Photography and the Surreal Imagination at The Menil Collection
We continue to share exhibitions that are no longer available to public access. Photography and the Surreal Imagination is currently on display.
Conversation between two people walking along (six feet apart). Question, ’Did you see the speed that COVID 19 is spreading in Europe?’. Answer, ’Yeh man, it’s surreal’. The word surreal has slipped into popular culture meaning weird, bizarre. It has only a passing acquaintance with the Surrealist art movement that was founded on values far more nuanced.
The Menil Collection Exhibition, ‘Photography and the Surreal Imagination’ of 62 works offers an excellent guide to these values. It is interesting to view art movements as the product of pendulum swings, reactions running counter to prevailing social trends. Surrealists were reacting to the forces of reason and science born in the Age of Enlightenment and were part of the post WW1 burst of creative energy. They embraced Freudian philosophy, seeing the sub-conscious as key to a new world of art. Their ideal was to free the mind from rational thought. They set out to shock through writings, paintings, drawings, and photographs involving symbolism and chance. The camera was a tool not simply to reproduce but to reinvent and revolutionize reality.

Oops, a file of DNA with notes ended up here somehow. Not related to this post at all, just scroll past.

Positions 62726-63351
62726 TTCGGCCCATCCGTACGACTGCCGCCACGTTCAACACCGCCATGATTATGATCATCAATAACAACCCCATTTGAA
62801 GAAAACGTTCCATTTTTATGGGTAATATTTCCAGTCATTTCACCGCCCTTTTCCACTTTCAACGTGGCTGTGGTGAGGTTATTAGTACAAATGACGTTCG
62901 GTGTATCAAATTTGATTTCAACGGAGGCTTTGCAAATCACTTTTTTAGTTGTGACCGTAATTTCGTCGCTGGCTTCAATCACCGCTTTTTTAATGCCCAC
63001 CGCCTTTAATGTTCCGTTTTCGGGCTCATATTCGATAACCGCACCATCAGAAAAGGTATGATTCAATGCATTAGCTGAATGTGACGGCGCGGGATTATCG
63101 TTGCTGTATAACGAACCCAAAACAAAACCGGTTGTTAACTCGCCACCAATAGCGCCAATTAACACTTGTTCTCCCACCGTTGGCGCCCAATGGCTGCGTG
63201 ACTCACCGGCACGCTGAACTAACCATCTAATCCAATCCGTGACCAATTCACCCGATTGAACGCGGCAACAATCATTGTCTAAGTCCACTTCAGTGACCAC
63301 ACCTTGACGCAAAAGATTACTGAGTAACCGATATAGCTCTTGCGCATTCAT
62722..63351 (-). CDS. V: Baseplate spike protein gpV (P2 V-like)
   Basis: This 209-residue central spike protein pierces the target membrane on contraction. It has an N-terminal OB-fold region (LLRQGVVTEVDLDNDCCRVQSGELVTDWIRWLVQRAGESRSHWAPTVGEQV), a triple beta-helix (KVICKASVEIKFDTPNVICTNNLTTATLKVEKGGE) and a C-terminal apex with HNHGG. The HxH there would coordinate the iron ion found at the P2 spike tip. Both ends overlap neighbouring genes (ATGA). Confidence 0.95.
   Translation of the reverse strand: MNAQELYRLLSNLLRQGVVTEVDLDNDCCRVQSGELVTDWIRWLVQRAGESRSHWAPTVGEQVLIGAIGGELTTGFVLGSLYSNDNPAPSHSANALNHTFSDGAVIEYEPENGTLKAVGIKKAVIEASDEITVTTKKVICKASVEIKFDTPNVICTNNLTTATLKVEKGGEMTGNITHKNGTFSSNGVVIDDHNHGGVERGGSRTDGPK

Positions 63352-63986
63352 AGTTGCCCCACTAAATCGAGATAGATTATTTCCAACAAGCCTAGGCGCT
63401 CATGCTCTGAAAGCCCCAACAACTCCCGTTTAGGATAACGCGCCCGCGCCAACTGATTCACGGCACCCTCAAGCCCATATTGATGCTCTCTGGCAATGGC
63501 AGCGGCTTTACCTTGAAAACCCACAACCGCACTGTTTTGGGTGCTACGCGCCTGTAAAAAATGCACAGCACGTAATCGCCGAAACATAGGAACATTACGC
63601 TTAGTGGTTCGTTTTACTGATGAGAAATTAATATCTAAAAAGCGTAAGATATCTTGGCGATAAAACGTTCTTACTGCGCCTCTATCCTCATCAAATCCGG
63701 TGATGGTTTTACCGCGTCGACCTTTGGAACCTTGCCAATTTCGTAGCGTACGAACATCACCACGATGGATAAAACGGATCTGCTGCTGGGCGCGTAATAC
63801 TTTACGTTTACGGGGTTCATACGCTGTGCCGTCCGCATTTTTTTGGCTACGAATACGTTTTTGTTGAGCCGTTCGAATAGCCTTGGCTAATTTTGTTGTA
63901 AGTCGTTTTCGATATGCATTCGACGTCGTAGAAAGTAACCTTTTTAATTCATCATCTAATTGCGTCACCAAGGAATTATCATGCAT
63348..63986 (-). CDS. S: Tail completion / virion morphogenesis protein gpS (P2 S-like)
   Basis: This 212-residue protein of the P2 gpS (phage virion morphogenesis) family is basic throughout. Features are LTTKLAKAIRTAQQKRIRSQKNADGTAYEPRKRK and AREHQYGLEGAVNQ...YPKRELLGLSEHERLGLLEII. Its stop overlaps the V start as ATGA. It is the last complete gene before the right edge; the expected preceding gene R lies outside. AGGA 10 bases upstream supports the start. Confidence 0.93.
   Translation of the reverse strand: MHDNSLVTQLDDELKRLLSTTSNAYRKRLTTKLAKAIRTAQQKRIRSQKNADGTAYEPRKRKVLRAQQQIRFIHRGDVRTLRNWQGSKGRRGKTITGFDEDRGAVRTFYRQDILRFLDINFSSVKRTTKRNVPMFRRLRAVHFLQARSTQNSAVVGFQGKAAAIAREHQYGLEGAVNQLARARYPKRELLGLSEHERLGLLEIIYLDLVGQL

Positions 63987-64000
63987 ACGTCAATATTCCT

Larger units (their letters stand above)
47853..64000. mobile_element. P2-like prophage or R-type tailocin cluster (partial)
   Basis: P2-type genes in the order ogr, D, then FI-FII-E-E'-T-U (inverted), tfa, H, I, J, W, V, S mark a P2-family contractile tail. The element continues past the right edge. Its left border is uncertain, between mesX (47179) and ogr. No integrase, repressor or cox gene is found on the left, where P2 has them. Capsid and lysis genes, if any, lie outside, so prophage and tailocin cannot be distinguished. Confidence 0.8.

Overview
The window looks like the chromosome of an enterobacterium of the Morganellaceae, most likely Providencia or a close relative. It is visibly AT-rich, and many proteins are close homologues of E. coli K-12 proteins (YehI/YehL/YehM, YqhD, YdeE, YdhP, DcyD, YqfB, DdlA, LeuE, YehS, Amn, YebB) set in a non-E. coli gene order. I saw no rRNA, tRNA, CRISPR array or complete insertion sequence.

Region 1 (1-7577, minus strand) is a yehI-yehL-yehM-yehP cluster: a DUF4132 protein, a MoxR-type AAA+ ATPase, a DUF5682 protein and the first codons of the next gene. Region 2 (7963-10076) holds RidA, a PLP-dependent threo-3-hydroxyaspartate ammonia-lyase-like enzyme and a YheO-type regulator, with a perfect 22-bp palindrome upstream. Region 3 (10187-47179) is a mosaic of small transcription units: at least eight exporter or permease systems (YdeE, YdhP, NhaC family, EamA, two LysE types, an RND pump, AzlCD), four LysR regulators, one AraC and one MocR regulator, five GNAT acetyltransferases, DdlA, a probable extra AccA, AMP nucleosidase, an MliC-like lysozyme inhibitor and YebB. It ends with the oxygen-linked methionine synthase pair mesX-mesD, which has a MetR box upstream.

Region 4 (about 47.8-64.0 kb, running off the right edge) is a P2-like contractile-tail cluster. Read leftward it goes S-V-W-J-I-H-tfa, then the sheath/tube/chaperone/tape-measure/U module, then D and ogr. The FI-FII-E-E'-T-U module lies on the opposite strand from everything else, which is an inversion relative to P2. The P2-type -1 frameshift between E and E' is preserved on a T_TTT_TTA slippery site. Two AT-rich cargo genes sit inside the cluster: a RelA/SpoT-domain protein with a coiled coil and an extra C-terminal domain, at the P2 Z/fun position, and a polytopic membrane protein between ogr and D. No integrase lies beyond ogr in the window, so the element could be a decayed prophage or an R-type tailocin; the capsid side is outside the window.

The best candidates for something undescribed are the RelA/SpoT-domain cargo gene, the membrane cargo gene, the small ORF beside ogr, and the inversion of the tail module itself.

Surrealism is associated with Andre Breton who published The Surrealist Manifesto in 1924 but the Menil Collection exhibition goes further. It is well rounded in covering the works of artists associated with the movement both prior to and after the manifesto. So, in addition to the well-known Surrealists like Max Ernst and Man Ray, there are also works by Atget, Cartier Bresson and even a color image from Allison Janae Hamilton from 2015. It is the inclusion of these images from artists working in the Surrealist style that adds depth and breadth to this exhibition.
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The Artist Intervenes: Adriene HughesMarch 1st, 2021
Gary Burnley: In the Language of My CaptorFebruary 24th, 2021
Covid Projects: Safi Alia Shabaik: PIECES: a pandemic story of selfFebruary 20th, 2021
Kat Bawden: Perceptual IsolationDecember 29th, 2020
Roger Ballen: Roger the RatDecember 16th, 2020